the development of impetigo in an area of skin already damaged by a noninfectious dermatitis is known as:
impetiginization
The degree to which tissue spaces, particularly in the skin and subcutaneous tissues are filled with extracellular fluid is known as:
turgor
When a zone of normally lax skin is gently picked up and released, it should flatten immediately. Failure to do so is called:
tenting
meaning of "glabrous"
smooth & bare (as skin)
another name for tinea corporis:
tinea circinata
Name 3 fungi which are potential causes of tinea corporis:
Microsporum,
Epidermophyton,
Trichophyton
KOH
(expansion of abbreviation)
potassium hydroxide
What is one test for tinea corporis?
KOH test;
scrapings of scales are heated with potassium hydroxide & examined with a microscope
What type of culture medium is used to describe presence of fungi?
culture on Sabouraud's medium
Examination of a fungus with a Wood light (lamp) will show fluorescence only if it is due to which fungus?
Microsporum
an id reaction associated with a dermatophytosis, which may be associated with various types of lesions but with the most common being vesicles occurring on the hands, wrists, and sides of the fingers in association with tinea pedis:
dermatophytid
any superficial fungal infection caused by a dermatophyte and involving the stratum corneum of the skin, hair, and nails, including onychomycosis and the various forms of tinea:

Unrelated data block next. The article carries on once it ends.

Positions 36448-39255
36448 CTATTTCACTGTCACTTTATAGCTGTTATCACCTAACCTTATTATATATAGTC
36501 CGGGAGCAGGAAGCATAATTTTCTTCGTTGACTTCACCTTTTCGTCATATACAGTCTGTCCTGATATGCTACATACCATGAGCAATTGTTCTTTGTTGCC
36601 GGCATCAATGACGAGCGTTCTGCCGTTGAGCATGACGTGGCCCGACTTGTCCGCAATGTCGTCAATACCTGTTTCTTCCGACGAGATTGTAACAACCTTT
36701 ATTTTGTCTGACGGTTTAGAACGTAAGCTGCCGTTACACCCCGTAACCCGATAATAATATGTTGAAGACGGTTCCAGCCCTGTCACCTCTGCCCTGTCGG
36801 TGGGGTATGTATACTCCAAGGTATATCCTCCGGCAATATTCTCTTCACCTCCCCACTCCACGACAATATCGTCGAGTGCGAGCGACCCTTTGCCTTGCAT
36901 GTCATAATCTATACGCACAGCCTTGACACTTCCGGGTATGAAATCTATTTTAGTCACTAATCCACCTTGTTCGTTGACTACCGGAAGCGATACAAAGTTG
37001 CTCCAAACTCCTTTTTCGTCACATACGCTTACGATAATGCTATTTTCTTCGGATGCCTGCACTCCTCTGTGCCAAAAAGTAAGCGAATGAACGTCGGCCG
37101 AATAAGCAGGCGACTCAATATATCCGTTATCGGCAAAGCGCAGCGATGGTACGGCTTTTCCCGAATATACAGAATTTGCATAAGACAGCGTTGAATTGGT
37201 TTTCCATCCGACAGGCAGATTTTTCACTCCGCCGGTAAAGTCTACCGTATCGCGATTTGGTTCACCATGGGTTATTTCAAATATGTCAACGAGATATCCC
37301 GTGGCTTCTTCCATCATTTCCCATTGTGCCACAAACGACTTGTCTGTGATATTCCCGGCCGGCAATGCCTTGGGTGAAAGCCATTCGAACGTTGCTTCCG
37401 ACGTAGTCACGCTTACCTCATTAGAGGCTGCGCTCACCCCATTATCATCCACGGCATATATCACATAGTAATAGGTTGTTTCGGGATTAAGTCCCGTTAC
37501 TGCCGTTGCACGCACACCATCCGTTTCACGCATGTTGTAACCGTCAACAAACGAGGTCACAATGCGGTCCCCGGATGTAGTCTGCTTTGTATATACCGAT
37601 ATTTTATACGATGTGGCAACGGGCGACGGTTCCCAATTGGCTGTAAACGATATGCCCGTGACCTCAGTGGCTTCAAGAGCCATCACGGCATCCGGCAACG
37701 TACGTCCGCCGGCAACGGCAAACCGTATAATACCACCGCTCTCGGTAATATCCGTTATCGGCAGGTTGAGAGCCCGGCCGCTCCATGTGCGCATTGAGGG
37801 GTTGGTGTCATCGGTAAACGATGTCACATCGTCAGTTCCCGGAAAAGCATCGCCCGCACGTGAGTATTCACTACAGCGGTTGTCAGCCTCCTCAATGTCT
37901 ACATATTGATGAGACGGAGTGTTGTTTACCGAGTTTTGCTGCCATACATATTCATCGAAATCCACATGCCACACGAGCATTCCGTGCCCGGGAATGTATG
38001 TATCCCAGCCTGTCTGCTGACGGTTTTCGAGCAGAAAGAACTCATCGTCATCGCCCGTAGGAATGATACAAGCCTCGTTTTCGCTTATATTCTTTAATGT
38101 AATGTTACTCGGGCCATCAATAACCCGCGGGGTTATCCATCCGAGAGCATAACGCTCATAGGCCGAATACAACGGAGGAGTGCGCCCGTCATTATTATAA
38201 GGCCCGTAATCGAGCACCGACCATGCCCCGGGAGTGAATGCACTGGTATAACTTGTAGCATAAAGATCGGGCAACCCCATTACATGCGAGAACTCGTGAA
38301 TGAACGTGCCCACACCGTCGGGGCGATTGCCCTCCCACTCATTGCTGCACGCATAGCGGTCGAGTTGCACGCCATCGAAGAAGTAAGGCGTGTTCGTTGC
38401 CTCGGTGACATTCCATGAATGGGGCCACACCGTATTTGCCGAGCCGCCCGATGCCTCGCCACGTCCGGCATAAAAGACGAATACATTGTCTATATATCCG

dermatophytosis
(ringworm)
a sterile secondary skin eruption occurring in sensitized patients as a result of circulation of allergenic products from a primary site of infection; the morphology and site of the lesion vary:
id reaction
oral treatment for tinea capitis:
griseofulvin
topical treatment for tinea capitis:
selenium sulfide shampoo
A complication of tinea capitis, with boggy edema and exudation of pus through hair follicles is known as:
kerion
meaning of tumefaction:
swelling
What fungus causes tinea versicolor?
Malassezia furfur
"ripping or tearing away of a part":
avulsion
plural of lentigo
lentigenes

(macular light brown sun spots seen on upper back)
a common, benign condition of unknown etiology manifested by small, sharply demarcated, irregular hypopigmented spots primarily on sun-exposed areas of the limbs in persons over age 30:
idiopathic guttate hypomelanosis
Name an Rx prescribed for rosacea:
metronidazole
(MetroGel)
Name an Rx prescribed for onychomycosis:
Lamisil

(RMT review guide)
Name the 5 maximum cellular layers on the palms & soles of the feet:
outside to inside:
stratum corneum (horny layer)
stratum lucidum,
stratum granulosum,
stratum spinosum,
stratum basale
Name the layers in the general epidermis:
stratum corneum,
stratum granulosum (usually unidentifiable),
stratum spinosum,
stratum basale
(there is no stratum lucidum)
hidr(o)-
a combining form denoting relationship to sweat or to a sweat gland.
a fatty mass retained within a sebaceous gland:
steatoma
A small (less than 3 cm) hemorrhagic spot appearing as blue or purple on the skin is called:
petechia
An acute, diffuse, spreading, edematous inflammation of the deep subcutaneous tissues caused by a bacterial infection is called:
cellulitis

(subcutaneous--impetigo would be the epidermis)